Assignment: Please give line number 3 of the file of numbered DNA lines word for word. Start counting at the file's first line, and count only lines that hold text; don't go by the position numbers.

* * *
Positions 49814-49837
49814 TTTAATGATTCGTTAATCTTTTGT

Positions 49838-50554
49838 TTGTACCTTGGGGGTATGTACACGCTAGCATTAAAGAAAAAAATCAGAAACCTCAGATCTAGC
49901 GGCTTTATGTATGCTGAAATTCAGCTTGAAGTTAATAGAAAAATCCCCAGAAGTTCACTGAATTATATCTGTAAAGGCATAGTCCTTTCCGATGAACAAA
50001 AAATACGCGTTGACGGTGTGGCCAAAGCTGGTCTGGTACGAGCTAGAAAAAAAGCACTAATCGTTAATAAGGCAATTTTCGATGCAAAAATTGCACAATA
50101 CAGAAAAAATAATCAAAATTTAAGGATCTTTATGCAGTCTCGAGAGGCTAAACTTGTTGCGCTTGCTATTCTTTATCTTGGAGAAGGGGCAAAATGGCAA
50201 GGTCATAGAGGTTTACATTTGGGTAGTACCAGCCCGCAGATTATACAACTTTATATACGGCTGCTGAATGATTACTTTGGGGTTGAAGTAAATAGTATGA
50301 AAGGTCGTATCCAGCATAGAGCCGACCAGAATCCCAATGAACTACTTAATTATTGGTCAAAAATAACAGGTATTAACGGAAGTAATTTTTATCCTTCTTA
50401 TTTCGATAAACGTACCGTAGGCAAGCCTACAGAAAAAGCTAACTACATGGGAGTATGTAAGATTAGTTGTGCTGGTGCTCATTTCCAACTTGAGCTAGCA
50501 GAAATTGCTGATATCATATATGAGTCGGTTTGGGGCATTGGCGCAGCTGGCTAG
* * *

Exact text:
Positions 49838-50554